Another check-in play, launched in 2010—think Gowalla to GetGlue’s Foursquare—what makes Miso interesting today is its approach to content. Two big problems of second-screen experiences are a) content and b) noise. Miso is trying to solve both by creating a "WordPress for TV" that allows users—be they fans or content owners—to create second-screen experiences to accompany TV shows. "My vision is there will be a new market of second-screen producers, people that are creating content specifically for the second screen," says Niyogi. "Imagine a history expert that knows more about the 1960s than anybody at [Mad Men], that can say this is accurate, this is not accurate, that product never existed. There are people who will follow history experts across TV, who’ll say I have to watch this show, with this person." Imagine, in other words, if the best Twitter fan in any TV hashtag had better tools. You can test out Miso’s SideShows experience this Sunday, with Super Bowl content, sponsored by Hyundai. Right now, however—unless you have DirecTV or AT&T U-verse—you’ll have to forward manually through your experience, although Miso is currently looking to partner with vendors for synchronization via audio content recognition.
The Audio-Sync Engine: IntoNow
The third biggest problem of second-screen experiences is synchronization. How does your device know what you’re watching—and know right where you are in the show? Check-ins are an option. Direct synchronization with an Internet-enabled set-top box is viable, although carrier fragmentation presents a lot of obstacles. But (almost) all TV has sound. IntoNow is able to detect what you’re watching, live, on 130 channels and has indexed some 266 years of archival content. As founder Adam Cahan explains, sound is to IntoNow as GPS is to Foursquare and other geolocation apps—it’s a passive input that allows IntoNow to determine your context and deliver relevant content accordingly. "Sound as input, we think, is critical," he says. "Sound for us unlocks the fact that we can use it to understand your context and use it to identify what you’re doing." Right now, once you’re synched to a show, IntoNow serves up contextual stories from Yahoo (based on real-time mentions) and relevant Twitter handles, along with native discussion threads. Cahan argues that this sort of ambient content is the right mix for tablets, which tend to be more consumption-focused than community-focused. "We think there’s going to be a lot more of this type of experience, where you—as a user—are giving us very few inputs, in our case it’s one tap and a SoundPrint, where we will continue to surface more and more relevant content or experiences or social aspects, without necessarily requiring you to deeply engage."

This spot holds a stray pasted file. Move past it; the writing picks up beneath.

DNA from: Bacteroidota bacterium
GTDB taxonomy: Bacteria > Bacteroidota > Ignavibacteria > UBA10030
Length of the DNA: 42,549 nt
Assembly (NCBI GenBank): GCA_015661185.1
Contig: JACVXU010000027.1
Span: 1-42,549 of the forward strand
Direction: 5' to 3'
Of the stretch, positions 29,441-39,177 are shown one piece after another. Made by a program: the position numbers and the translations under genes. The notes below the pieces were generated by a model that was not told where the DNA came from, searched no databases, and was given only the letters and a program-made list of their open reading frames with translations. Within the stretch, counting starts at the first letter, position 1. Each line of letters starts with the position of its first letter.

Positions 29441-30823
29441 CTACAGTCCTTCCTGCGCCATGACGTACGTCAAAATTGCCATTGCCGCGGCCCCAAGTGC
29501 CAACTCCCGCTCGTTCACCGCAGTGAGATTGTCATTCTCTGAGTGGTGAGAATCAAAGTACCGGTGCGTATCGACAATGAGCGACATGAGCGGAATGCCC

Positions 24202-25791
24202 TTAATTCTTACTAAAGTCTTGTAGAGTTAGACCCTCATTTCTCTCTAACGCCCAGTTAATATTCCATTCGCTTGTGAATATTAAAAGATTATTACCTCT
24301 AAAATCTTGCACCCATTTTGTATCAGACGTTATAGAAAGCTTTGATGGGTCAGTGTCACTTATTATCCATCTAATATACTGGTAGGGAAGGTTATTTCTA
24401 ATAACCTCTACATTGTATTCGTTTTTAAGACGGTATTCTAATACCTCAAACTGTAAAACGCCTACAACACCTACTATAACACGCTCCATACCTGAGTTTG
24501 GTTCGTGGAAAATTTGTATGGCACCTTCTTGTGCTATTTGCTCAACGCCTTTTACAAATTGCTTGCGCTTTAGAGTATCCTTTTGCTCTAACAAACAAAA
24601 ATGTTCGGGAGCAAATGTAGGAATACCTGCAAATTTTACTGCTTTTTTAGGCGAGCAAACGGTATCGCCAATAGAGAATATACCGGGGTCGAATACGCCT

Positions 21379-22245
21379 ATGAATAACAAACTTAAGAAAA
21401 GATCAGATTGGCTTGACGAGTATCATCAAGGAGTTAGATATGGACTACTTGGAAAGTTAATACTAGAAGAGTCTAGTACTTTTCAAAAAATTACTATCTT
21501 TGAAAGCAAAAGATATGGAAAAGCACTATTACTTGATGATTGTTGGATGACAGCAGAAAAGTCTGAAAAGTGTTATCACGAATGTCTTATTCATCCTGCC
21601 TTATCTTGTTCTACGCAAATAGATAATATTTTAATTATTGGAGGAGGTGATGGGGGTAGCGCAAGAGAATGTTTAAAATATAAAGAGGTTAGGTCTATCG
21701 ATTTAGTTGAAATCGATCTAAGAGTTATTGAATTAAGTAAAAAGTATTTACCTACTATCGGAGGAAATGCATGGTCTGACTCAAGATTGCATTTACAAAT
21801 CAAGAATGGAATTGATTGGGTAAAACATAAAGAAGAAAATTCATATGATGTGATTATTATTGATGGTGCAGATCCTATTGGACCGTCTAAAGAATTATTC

The Import: Zeebox
Launched in November by former BBC technology chief Anthony Rose, Zeebox has the field to itself in the U.K., and quickly garnered a substantial investment from BSkyB, the U.K.’s largest subscription television service. Zeebox acts as an electronic program guide, weighted by what your friends—or everyone—is watching, combined with a suite of social and web tools that allow you to engage with others about what you’re watching. According to Rose, users want three things. "They want more information about what they see on TV, they want to buy stuff they see on TV, and they want links to new episodes," all of which Zeebox intends to provide, although it won’t be providing it in the U.S. until later this year.
Next: The view from a social-driven TV property and a media giant.